Cold weather raises energy prices

Sam Fletcher
Senior Writer

Energy prices soared to the highest levels in months during the final 4 days of November as an arctic cold front moved across the Midwest US toward the East Coast, dumping several feet of snow in its wake.

Temperatures plummeted below freezing along the Texas Gulf Coast. The National Weather Service predicted below-normal temperatures in the eastern US during the first 2 weeks of December. With the spreading cold front, analysts at Enerfax Daily said, "Heating demand across the US will climb to 10% above normal by Dec. 4, from 57% below average [on Nov. 27]." During November, the first complete month of the current heating season, temperatures averaged 4.7% colder than last year but 9.1% warmer than normal, said weather forecasters.

Natural gas futures jumped to $8/MMbtu, pulling crude futures above $60/bbl as post-holiday trading resumed Nov. 27 on the New York Mercantile Exchange. The January contract for benchmark sweet, light crudes gained $1.08 to $60.32/bbl Nov. 27 on the New York Mercantile Exchange. The January natural gas contract bumped up by 28¢ to $8/MMbtu. By Nov. 30, the January crude contract was trading at $63.13/bbl. The January gas contract traded as high as $9.05/MMbtu on NYMEX before closing at $8.84/MMbtu, down by 2.7¢ in that session on forecasts of moderate weather following the cold snap.

Energy prices also were buoyed as the US dollar dropped to a fresh 20-month low against the euro and a 14-year low against the British pound. The average price for the Organization of Petroleum Exporting Countries' basket of 11 benchmark crudes "has risen by just 0.13 euro over the past week compared to the $1.58/bbl rise in dollar terms," Paul Horsnell, Barclays Capital Inc. of London, reported Nov. 29.

Analysts at Raymond James & Associates Inc. explained, "Many commodities, priced in dollars, become relatively cheaper for buyers outside of the US when the dollar weakens." They also noted a new report by McKinsey & Co. that projects world energy demand to rise 2.2%/year through 2020, outpacing the 1.6% growth seen in the past decade.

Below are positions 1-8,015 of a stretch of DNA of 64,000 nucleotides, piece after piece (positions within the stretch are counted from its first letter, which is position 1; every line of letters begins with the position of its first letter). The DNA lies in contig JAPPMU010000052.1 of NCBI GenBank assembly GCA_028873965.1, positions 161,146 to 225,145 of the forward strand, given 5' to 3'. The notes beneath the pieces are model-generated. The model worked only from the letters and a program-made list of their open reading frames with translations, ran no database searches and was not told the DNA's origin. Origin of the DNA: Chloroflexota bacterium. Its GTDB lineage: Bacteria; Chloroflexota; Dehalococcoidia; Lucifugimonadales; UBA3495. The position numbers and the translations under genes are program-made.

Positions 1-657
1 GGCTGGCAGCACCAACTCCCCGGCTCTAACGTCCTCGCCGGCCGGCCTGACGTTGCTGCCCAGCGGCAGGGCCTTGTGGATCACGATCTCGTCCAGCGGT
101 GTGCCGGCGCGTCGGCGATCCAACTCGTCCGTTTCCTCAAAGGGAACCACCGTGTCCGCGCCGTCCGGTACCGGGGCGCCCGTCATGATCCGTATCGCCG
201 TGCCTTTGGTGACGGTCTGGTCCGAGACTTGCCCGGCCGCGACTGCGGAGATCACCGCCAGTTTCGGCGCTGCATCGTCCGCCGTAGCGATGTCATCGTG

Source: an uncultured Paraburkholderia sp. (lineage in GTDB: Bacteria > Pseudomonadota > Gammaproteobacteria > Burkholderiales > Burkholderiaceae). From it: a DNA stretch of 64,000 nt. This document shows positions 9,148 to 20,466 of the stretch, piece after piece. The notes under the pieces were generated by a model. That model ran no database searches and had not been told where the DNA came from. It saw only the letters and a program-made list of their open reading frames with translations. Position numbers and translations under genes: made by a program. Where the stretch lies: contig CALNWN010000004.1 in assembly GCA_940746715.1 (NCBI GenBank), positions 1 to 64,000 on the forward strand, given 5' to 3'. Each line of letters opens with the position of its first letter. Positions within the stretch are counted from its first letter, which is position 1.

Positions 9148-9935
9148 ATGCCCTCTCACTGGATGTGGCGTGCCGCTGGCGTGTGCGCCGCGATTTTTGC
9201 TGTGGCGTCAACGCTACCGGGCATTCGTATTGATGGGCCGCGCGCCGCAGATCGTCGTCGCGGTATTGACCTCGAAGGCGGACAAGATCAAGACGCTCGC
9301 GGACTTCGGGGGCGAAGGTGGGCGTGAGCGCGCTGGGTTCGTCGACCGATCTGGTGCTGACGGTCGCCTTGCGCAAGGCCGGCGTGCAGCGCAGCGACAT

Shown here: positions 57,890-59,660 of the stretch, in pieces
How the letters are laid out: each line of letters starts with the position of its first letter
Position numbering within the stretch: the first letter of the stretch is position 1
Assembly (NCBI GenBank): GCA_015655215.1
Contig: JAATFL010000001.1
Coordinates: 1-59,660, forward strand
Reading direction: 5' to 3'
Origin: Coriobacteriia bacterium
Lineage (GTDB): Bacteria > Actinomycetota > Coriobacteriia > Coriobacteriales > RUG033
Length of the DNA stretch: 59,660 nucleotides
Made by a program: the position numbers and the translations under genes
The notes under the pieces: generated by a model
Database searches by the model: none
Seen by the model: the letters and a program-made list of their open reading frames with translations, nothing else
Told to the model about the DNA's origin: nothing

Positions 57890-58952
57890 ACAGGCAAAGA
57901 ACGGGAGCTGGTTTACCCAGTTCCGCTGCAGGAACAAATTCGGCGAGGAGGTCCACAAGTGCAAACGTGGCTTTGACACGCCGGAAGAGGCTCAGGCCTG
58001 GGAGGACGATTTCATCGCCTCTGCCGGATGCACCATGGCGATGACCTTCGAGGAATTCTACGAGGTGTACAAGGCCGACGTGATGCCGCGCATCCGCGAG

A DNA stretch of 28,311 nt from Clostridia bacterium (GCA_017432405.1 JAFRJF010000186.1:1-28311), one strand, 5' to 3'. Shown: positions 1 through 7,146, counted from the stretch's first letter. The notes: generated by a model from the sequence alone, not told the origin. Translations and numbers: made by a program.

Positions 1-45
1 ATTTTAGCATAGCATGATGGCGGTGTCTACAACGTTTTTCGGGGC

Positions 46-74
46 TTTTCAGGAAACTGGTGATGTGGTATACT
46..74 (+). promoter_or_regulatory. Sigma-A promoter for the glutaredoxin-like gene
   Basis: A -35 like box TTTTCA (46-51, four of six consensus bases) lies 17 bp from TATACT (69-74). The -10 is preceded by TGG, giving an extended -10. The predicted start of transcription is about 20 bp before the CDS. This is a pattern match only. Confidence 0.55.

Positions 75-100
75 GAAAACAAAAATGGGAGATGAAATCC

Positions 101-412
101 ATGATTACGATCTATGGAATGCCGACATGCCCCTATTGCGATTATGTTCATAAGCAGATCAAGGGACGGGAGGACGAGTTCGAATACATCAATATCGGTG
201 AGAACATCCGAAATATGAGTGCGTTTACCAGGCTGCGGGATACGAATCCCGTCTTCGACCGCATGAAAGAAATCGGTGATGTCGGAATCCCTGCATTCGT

The US Energy Information Administration said commercial crude inventories in the US fell by 300,000 bbl to 340.8 million bbl during the week ended Nov. 24, ending a 4-week build. Gasoline stocks dropped 600,000 bbl to 201.1 million bbl in the same period. Distillate fuel inventories fell for the eighth consecutive week, down 1 million bbl to 132.8 million bbl in the latest period.

"In just 7 weeks, some 90% of the US oil product overhang has disappeared, and inventories have drawn relative to their 5-year average at a rate of over 1 million b/d," said Horsnell. "Seven weeks ago, the combined build above the 5-year average for just gasoline and diesel combined was 35.4 million bbl, whereas today that combined build stands at just 1.7 million bbl. Heating oil inventories have also fallen relative to the 5-year average, although in general they have spent the whole year describing a very normal pattern from a slightly higher than normal base."

He said, "Heating oil output has been slow to ramp up this year, and from this point the race is on between that ramping up of supply and the ramping up of demand as determined by weather."

On Nov. 30, EIA reported the withdrawal of 32 bcf of natural gas from US underground storage in the week ended Nov. 24. That was above the consensus of Wall Street analysts and compared with withdrawals of 1 bcf the previous week and 51 bcf during the same period last year. US gas storage now stands at 3.4 tcf, up by 185 bcf from year-ago levels and 230 bcf above the 5-year average.

Venezuela said it would propose another cut in production quotas by the Organization of Petroleum Exporting Countries at the group's scheduled Dec. 14 meeting in Nigeria. President Hugo Chavez wants to keep futures market prices close to $60/bbl for benchmark US crude.

Meanwhile, Ecuador announced its intention to rejoin OPEC, and Sudan and Angola also expressed interest in joining the cartel. "The sole addition of Ecuador which pumps 540,000 b/d seemed inconsequential. However, by tallying Sudan (500,000 b/d) and Angola (1.4 million b/d) the combined production of these three nations represents approximately 8% of current OPEC production," said Raymond James analysts. "The addition of new member states to the organization would allow OPEC to [wield] further influence in its ability to sway production and pricing of crude oil in world markets. No time frame has been set as to when the new members would be expected to join."

(Online Dec. 4, 2006; author's e-mail:

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